What is Solar Paint and How Does it Work?

Solar paint, also known as photovoltaic paint, is perhaps one of the most interesting concepts available in the solar power market. However, while it has been shown that solar paint does work as described and it’s been improved by various institutes and universities, it’s not quite a commercial product yet. This will teach you all about solar paint and how it can potentially change the future of home energy.

What is Solar Paint?

Solar paint is like a solar panel in some ways. Both technologies are capable of absorbing sunlight and converting it into usable energy for lights, appliances, and devices. Anything that requires electricity can be powered by this technology.

The major difference between the two is how they are used. A solar panel is typically on the larger side and it is installed on a roof or anywhere else with easy access to sunlight. There have been advances in the field of shrinking solar panels so that they are easier and cheaper to install, and currently, they get as small as shingles.

Solar paint is exactly what it sounds like. It’s a paint that can be applied to any surface regardless of its size, angles or shape. The technology is still in development, but the idea is that this will give you more access to sunlight as you can easily cover a whole wall or something as small as a doghouse.

This easy application makes it simple to turn any surface into a solar battery that can generate and store power.

How Solar Paint Works

There are currently several iterations of photovoltaic paint and each one has shown promise. One of the most popular versions of solar paint was created by the Royal Melbourne Institute of Technology (RMIT.)

The researchers at RMIT created a type of paint that combines titanium oxide with synthetic molybdenum sulfide. The former is a common ingredient found in most paints that help it adhere to surfaces. The second ingredient is like a silica gel that is capable of absorbing sunlight and making energy.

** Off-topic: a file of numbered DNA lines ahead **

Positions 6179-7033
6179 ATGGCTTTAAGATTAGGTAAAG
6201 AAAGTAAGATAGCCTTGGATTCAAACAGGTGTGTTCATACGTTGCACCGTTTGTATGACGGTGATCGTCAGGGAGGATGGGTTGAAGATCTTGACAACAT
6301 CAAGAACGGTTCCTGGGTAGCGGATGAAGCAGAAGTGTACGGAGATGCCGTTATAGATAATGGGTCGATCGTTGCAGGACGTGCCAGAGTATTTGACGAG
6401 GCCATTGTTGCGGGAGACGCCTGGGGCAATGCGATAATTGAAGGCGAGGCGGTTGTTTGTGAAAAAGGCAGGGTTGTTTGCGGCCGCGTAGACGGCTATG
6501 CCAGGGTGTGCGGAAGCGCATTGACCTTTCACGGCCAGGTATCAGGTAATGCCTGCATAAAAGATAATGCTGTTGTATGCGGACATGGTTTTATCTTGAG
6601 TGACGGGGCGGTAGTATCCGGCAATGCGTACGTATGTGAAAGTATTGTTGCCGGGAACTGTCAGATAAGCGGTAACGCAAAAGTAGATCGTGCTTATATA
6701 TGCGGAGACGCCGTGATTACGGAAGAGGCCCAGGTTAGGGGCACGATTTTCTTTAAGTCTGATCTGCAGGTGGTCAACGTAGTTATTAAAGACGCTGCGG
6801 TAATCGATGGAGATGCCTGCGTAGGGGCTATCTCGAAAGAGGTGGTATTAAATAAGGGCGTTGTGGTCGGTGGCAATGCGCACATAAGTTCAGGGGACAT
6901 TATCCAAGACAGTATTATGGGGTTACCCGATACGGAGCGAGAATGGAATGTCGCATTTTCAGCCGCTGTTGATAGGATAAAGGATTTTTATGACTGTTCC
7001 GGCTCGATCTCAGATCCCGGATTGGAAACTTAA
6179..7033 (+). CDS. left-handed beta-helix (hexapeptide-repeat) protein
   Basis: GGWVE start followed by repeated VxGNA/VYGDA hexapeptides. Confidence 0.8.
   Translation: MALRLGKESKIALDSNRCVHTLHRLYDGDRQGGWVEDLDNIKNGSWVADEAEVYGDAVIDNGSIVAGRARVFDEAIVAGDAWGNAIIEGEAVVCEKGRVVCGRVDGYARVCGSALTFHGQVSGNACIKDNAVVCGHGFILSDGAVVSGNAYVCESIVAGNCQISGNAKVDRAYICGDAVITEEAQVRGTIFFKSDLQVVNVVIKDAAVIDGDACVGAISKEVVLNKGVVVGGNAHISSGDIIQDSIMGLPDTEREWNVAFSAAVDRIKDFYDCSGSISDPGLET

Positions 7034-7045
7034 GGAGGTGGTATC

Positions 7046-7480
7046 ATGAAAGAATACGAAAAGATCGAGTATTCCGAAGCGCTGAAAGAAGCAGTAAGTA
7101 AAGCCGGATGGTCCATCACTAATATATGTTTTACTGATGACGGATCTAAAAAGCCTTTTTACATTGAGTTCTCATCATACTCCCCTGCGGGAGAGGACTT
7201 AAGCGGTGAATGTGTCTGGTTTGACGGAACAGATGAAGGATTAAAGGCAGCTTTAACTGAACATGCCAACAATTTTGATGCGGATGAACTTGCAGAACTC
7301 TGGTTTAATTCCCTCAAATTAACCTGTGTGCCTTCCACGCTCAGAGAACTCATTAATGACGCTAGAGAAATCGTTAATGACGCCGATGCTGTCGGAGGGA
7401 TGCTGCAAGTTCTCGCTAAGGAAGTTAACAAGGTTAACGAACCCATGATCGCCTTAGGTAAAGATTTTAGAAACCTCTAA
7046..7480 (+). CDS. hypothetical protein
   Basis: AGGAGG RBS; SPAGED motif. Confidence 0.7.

According to RMIT, this material is able to take in both solar energy and moisture, which is rich in hydrogen. The hydrogen will be removed from the moisture and then converted into power for fuel cells and similar products.

The University of Toronto made their own variation of solar paint. It seems to be a little more effective in terms of generating power, but it’s not as flexible as conventional paint. They are working on adding colloidal quantum dots to a surface material. This is a common semiconductor used with computer and LEDs, so the technology is definitely effective.

The difference between this product and normal paint is that the surface that is sprayed can be rolled up and installed like wallpaper, but it can’t be rolled on and applied like paint. While there is some limitation in terms of flexibility, this is still much more flexible than standard solar panels.

These are not the only establishments working on this project, but currently, they seem to be the most viable and advanced.

Commercial Viability

As stated above, photovoltaic paint is still more of a concept than a product. This is because the technology isn’t quite commercially viable just yet. Most of the solar paint projects are working and are capable of generating power, but not enough for them to go into full production.

Solar panels are currently the king of solar power. They are able to operate at an average rate of 18 percent efficiency. This means that they are able to convert 18 percent of sunlight into power. That may not sound like a lot, but it translates into more than enough power for a house or business.

Photovoltaic paint, on the other hand, is only able to run at an average efficiency of three to eight percent. This isn’t enough power to justify the cost of producing this product. It can supply weaker batteries and devices with enough power, but few people would invest in it because it’s unable to power homes and larger appliances.

Most experts say that solar paint would need to reach at least 10 percent efficiency before it being considered commercially viable. While it is getting close, it will likely be a few more years before this is sold as a product.

Benefits Over Solar Panels

Photovoltaic paint has more benefits than just being flexible and easy to install. First of all, this paint can be used in any environment. It doesn’t matter if there is little light, lots of moisture or even dry air, this paint has been shown to work in every common environment. This is especially true for the RMIT’s version of photovoltaic paint since it requires less light than a solar panel.

Another benefit is that the paint can be applied to surfaces that aren’t large enough to justify solar panels. Panels typically require a roof or large yard to gather enough power, but what if you have an apartment or small home? This paint can be applied to any surface to immediately generate power.


Solar paint is a futuristic concept that is quickly becoming a commercially viable product. While it will likely be a few more years before it goes into full-scale production, you can expect to see this being used on homes both large and small in the near future. Not only is this paint easier to apply than solar panels, but it can be used in every environment and on any structure.